• The greatest incident of the war was the marvellous and immortal poem of the Gitâ, the Song Celestial. It is the popular scripture of India and the loftiest of all teachings. It consists of a dialogue held by Arjuna with Krishna, just before the commencement of the fight on the battle-field of Kurukshetra. I would advise those of you who have not read that book to read it. If you only knew how much it has influenced your own country even! If you want to know the source of Emerson's inspiration, it is this book, the Gita. He went to see Carlyle, and Carlyle made him a present of the Gita; and that little book is responsible for the Concord Movement. All the broad movements in America, in one way or other, are indebted to the Concord party.[Source]
  • The Bhagavad-Gita . . . is the best commentary we have on the Vedanta philosophy — curiously enough the scene is laid on the battlefield, where Krishna teaches this philosophy to Arjuna; and the doctrine which stands out luminously in every page of the Gita is intense activity, but in the midst of it, eternal calmness.[Source]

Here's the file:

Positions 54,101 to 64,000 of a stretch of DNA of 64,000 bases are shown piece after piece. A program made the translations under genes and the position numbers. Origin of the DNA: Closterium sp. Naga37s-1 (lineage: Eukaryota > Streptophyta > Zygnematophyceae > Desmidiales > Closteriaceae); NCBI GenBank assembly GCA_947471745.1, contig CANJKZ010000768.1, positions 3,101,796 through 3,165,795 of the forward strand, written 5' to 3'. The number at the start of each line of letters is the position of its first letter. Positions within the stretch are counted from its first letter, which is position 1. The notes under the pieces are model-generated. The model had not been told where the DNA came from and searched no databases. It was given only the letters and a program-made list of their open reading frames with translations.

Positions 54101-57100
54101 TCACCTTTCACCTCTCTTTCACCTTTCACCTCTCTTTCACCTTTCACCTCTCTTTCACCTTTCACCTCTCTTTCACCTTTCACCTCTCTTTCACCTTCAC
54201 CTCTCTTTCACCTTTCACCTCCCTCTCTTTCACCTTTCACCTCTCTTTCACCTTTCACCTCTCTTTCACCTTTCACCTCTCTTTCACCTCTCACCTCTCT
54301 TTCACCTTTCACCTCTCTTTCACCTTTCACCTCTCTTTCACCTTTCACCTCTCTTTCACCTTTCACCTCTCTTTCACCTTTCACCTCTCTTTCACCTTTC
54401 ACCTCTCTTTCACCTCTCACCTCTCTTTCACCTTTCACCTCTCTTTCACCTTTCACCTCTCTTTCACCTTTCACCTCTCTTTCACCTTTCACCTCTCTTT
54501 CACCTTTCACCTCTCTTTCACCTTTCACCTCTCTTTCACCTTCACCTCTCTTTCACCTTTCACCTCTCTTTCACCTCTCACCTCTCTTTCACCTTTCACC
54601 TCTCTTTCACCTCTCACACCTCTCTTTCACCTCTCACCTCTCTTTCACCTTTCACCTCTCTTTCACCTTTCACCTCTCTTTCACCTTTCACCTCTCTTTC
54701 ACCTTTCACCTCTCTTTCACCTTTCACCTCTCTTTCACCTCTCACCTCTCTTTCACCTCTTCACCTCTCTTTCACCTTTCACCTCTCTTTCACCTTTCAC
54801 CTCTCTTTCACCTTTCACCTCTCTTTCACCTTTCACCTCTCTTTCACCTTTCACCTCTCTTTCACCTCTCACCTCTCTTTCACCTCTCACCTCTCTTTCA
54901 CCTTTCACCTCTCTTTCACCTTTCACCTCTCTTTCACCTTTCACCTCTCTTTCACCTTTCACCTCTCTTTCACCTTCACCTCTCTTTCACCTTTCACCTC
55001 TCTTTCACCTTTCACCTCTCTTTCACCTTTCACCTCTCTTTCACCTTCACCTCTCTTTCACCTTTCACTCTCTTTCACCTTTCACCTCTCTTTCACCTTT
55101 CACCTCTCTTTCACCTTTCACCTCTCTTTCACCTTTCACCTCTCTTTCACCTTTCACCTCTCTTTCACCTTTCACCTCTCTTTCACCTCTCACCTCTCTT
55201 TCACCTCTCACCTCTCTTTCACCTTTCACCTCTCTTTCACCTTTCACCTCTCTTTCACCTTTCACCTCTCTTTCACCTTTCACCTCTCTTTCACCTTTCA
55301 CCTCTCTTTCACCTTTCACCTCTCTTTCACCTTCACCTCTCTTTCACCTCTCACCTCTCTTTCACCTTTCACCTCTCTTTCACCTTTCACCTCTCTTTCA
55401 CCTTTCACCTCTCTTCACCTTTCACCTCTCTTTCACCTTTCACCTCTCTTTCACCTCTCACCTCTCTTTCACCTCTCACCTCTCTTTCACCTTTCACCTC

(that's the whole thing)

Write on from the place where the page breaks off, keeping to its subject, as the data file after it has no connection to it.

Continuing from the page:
• The Gita is a commentary on the Upanishads. The Upanishads are the Bible of India. They occupy the same place as the New Testament does.[Source]
  • The Gita is like a bouquet composed of the beautiful flowers of spiritual truths collected from the Upanishads.[Source]
  • The Gita is the gist of the Vedas. It is not our Bible; the Upanishads are our Bible. It [the Gita] is the gist of the Upanishads and harmonizes the many contradictory parts of the Upanishads.[Source]
  • The Gita is to the Hindus what the New Testament is to the Christians.[Source]
  • The greatness of little things, that is what the Gita teaches — bless the old book!! . . .[Source]
  • The reconciliation of the different paths of Dharma, and work without desire or attachment — these are the two special characteristics of the Gita.[Source]
  • The restless Western atheist or agnostic finds in the Gita or in the Dhammapada the only place where his soul can anchor.[Source]